Sutherland will always be synonymous with Lucia, but that shouldn’t obscure her achievements in very different music. When I watch her in the DVD of the Sydney Opera House production of Verdi’s Il Trovatore, the free-floating lyrical rapture of her singing tells me what it must be like to go hang-gliding: can this buoyant, rippling breeze really be produced by a pair of human lungs? And my favourite snippet of Sutherland is an invitation to jollity and rejoicing, remote from the moony desperation of Lucia and her mad sisters. The piece comes from Auber’s comic opera Fra Diavolo, and in it the effervescent heroine looks forward to her marriage and describes the celebratory clatter of the tambourines. Sutherland’s trills are tuned giggles, the fibrillation of a contagious happiness. I heard her sing the piece in a concert with the Sydney Symphony Orchestra at Carnegie Hall in 1988, and carried the glow of recollected pleasure around with me for days afterwards; her recording still serves as an infallible tonic when I’m miserable. The words of the aria promise that music can dispel all our sufferings, and for a few minutes Sutherland makes you believe it.
Since her only competition was her past self, Sutherland set out every night to justify her reputation and earn her applause. I interviewed her in Sydney for the Observer a few days before her farewell in Meyerbeer’s Les Huguenots, and during our conversation, she hinted at how agonising it was to spend all those decades executing vocal pirouettes on a tightrope. “In this business,” she said, “you’re only as good as your next performance, you’re not even as good as the last one you gave!” No wonder she was so relieved that the next one was to be the very last, after which she could pass the time as a gardening granny. When she dropped hints about retirement in the 1970s, Bonynge – sounding a bit like the devilish music-master who goads Antonia in Offenbach’s Les Contes d’Hoffmann to trill herself to death – told her, “If you’ve got the voice, you’ve got to sing.” That obligation or compulsion was a source of joy but also a burden. Sutherland was an ordinary suburban woman who happened, through no fault of her own, to be a musical genius; she might be called an inverse Dame Edna – not a housewife with delusions of superstardom but a superstar who would just as soon have remained a housewife. At her Sydney farewell she thanked Bonynge for his “spadework”, as if she were a hardy perennial that he, through his vocal training, had kept properly mulched; in the interview with Kettle, she treated herself as a kitchen appliance that could no longer be relied on, due for junking sometime soon.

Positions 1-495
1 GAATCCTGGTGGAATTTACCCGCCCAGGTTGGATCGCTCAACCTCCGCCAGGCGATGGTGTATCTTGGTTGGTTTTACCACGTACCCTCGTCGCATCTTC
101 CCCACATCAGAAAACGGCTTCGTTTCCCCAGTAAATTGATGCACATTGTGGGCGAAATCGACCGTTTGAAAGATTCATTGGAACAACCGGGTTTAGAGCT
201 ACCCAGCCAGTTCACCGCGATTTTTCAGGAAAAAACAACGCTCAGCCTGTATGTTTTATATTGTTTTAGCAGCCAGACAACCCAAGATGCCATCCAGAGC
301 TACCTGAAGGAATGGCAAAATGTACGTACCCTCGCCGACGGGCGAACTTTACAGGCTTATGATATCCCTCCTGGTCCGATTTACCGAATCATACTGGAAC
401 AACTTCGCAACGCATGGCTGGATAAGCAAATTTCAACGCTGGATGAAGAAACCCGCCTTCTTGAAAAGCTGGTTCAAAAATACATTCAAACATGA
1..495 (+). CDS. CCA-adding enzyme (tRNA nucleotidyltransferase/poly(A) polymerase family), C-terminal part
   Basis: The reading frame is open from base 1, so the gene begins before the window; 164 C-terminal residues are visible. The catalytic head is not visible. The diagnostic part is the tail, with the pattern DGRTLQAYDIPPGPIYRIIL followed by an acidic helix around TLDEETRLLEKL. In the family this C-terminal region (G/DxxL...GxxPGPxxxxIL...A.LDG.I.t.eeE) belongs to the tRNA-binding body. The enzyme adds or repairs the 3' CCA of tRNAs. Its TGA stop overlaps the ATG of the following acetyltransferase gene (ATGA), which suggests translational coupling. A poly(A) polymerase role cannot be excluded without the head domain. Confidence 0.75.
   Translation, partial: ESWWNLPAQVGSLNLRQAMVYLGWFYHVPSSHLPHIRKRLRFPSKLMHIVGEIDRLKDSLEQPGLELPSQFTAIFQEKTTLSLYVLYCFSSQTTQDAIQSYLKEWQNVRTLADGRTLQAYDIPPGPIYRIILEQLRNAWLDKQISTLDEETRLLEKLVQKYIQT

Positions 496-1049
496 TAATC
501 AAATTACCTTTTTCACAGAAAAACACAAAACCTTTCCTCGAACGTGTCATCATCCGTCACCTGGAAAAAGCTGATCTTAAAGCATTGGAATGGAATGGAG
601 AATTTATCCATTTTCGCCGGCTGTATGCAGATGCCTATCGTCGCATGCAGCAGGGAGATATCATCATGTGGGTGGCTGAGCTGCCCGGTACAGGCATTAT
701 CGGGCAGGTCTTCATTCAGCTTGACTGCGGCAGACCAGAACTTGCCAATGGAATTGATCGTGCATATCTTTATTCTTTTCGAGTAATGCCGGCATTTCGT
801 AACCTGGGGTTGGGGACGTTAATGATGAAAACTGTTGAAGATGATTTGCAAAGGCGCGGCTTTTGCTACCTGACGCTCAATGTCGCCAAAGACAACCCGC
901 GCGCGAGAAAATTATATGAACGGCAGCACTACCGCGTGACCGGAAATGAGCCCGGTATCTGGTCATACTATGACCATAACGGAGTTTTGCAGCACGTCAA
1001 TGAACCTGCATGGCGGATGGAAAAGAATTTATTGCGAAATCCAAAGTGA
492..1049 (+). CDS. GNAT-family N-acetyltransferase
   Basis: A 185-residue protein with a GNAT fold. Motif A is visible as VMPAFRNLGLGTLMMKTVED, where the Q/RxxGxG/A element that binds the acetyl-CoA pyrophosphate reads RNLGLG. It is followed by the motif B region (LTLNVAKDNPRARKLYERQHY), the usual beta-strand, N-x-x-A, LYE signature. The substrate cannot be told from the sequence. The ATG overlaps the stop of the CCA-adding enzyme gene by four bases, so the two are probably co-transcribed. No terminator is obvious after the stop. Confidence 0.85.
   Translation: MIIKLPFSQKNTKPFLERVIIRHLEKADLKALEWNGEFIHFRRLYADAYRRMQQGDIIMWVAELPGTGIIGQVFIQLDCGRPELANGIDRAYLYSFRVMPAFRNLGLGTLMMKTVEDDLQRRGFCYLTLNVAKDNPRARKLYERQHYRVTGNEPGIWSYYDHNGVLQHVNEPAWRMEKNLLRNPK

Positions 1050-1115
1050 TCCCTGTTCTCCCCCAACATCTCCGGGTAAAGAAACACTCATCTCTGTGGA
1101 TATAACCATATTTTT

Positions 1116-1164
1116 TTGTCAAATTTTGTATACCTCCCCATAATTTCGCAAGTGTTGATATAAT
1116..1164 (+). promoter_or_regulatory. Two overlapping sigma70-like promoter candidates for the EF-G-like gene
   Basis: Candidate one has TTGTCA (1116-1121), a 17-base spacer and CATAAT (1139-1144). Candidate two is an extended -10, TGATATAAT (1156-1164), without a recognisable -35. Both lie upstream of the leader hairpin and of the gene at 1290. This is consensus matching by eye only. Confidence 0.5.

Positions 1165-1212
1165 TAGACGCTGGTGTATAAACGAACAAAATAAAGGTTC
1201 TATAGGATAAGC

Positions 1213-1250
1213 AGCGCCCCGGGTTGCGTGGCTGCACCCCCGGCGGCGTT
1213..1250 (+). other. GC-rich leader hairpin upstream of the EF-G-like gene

Her unassuming manner was a camouflage, a very Australian defence against our only too democratic society and its resentment of over-achievement. The act irritated Patrick White, who admired her voice but thought of her as a “prime vulgarian”, an honorary resident of his philistine inferno Sarsparilla. They met only once, at a dinner after a performance of Suor Angelica in Sydney in 1977. Tucking in, Sutherland casually informed White that she hadn’t read any of his books, and made matters worse by adding that she couldn’t put The Thorn Birds down. In revenge White let his eye slide sideways to size up Bonynge, whom he considered “refined, and very handsome”. Yet despite his cattiness, he understood how disingenuous Sutherland’s hearty lowbrow behaviour actually was. In a letter, he called her “a wound-up Ocker Olympia”, referring to the twittering doll who is another of the female victims in Les Contes d’Hoffmann. Was Sutherland on that occasion over-wound, wired by nerves, fearful of being judged by someone who had none of her qualms about declaring himself to be an artist? It was an odd moment in Australia’s cultural history, an awkward encounter between a woman whose brash Ocker demeanour covered her stubborn support for British monarchy and a man whose misanthropic abuse of his fellow Australians derived from his republican hatred of subservience. Sutherland was the exile, with her home in tax-free Switzerland and her funds entrusted to offshore companies; White, whose conscience prompted him to return from London a few years before Sutherland went there to make her name, was the unappreciated patriot.